Apart from key works, the exhibition also includes select archival material that contextualize Niizuma’s efforts to promote artistic exchange during these key decades. Niizuma established significant relationships with artists and art professionals, including Isamu Noguchi, George Segal, Yoko Ono, amongst others. In addition, he played an integral role in organizing exhibitions that introduced Japanese sculptors to New York in various venues, including the Sculpture Center. Earlier in 1971, Niizuma had also organized a symposium of stone sculpture in New York City, commissioning new works from artists and displaying them in outdoor, public sites across the city. Over the course of the next two decades, Niizuma would go on to organize and participate in multiple “stone symposiums” across various locations including Vermont, Portugal, Ireland and Austria. Often, he and other participants would draw on the local marble and granite quarries to create new works that were then exhibited to the public. In the 1980s, Niizuma began traveling to Portugal extensively because of the immense array of marble and stone available, eventually resulting in a partnership with Portuguese President Mario Soares to build artistic exchange between Portugal and Japan. Today, many of Niizuma’s large-scale public sculptures can still be seen throughout the United States, Europe, and Japan. They reflect his own artistic development, but also stand as a testament to his passion to promote stone-carving across these continents.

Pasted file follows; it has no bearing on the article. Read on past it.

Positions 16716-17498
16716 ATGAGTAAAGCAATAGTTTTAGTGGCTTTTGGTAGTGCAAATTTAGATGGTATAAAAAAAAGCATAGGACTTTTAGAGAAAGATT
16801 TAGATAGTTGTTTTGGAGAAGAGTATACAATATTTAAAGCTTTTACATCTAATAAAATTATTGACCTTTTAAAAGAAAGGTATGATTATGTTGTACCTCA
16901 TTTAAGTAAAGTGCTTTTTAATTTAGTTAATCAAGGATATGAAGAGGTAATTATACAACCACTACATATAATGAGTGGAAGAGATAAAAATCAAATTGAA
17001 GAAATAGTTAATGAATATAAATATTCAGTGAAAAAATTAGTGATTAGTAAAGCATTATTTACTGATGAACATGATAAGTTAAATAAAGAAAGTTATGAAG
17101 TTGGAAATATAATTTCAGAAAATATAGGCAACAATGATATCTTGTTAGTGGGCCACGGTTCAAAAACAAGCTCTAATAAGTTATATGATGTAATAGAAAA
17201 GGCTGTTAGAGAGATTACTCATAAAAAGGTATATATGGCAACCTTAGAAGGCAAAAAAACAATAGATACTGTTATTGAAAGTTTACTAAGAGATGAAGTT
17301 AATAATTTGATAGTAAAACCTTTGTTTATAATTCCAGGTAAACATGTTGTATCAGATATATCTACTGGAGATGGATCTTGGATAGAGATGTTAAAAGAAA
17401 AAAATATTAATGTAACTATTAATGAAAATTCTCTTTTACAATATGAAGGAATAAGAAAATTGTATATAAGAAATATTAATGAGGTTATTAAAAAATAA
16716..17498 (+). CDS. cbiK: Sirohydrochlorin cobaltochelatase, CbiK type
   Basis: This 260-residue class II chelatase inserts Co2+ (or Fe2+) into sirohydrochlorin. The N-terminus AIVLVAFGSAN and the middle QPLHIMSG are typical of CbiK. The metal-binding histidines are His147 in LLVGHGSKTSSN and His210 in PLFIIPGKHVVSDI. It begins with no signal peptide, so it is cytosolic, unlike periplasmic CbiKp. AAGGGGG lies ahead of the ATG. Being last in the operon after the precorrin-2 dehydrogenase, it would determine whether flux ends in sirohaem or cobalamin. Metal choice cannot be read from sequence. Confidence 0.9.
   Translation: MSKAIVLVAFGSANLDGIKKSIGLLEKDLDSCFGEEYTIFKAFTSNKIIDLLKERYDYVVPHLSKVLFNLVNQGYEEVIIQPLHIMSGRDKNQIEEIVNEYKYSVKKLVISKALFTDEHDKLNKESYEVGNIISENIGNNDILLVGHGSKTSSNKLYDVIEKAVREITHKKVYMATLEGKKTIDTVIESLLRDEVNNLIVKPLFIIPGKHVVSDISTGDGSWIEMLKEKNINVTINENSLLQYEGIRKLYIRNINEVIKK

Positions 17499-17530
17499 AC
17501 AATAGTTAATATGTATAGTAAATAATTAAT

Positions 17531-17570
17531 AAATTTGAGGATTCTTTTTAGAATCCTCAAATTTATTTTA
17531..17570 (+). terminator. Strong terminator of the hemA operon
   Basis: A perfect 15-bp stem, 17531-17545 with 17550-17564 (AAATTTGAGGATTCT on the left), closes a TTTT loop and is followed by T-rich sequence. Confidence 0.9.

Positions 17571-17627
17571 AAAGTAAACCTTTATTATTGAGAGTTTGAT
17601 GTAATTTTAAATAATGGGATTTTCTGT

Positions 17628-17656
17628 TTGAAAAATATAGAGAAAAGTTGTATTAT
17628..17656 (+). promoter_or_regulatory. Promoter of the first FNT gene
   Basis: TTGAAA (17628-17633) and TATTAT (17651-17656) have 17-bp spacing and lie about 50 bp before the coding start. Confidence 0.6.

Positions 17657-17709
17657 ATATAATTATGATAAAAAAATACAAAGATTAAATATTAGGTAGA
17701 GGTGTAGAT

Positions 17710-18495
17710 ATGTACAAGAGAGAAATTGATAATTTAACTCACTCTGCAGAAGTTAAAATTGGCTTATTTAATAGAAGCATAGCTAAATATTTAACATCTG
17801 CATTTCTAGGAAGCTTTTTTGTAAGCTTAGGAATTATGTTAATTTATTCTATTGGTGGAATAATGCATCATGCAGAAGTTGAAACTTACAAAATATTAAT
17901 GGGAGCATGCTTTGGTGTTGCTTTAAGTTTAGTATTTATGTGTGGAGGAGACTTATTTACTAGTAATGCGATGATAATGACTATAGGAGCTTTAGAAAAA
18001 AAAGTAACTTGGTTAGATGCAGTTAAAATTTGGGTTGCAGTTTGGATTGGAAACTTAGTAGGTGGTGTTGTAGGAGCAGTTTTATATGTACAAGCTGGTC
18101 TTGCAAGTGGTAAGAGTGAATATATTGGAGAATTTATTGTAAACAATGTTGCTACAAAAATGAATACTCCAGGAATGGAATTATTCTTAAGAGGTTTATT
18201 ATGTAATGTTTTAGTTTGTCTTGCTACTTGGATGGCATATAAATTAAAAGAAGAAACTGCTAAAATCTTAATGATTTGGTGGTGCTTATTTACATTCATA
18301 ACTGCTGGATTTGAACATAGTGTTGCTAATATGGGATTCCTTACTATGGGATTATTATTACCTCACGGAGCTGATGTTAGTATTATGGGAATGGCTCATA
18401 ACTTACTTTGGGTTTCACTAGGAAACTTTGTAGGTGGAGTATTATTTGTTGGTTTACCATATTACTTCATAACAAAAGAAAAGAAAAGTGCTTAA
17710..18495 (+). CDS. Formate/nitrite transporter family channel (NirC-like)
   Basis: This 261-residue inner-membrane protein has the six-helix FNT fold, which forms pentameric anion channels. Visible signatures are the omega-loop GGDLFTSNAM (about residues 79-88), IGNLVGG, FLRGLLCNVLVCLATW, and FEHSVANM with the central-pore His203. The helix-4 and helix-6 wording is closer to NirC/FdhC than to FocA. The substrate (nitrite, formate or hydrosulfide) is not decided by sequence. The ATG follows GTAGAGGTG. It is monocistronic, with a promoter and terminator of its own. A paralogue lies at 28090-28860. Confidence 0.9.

About the artist
Born 1930 in Tokyo, Japan, Minoru Niizuma immigrated to the United States in the postwar period, following his education at Tokyo National University of Fine Arts and Music, and his subsequent local success exhibiting with the Modern Art Association in Tokyo. Settling in New York in 1959, Niizuma joined the Brooklyn Museum Art School in 1964 as a teacher, while simultaneously stepping deep into the emerging artistic cluster that came to be affiliated with the term “Minimalism.” Throughout his life, Niizuma worked in series, mostly focusing on refining and iterating a single form over the course of several years. With his carved stone works, sitting on the edge of symbolic figuration with their distinctive juxtapositions of smooth and rugged texture, Niizuma was included in shows at the Whitney Museum of American Art and the Guggenheim. Niizuma also privileged other means of exposing the public to his works, his works prized in both institutional and commercial sculpture gardens. As a result, he began to place works in museum collections including the Hirshhorn Museum, the Guggenheim, SFMOMA and the Museum of Modern Art.
Following his six years at the Brooklyn Museum, Niizuma was named an adjunct professor at Columbia University, where he taught from 1972 through 1984. In the early 80’s, he began a pivot that would carry him into the last 20 years of his life and work, when he traveled to Portugal as part of the Evora Symposium. The immense array of marble and stone available in the European nation brought Niizuma back time and time again, eventually resulting in a partnership with Portuguese President Mario Soares to build artistic exchange between Portugal and Japan. Niizuma passed away in 1998.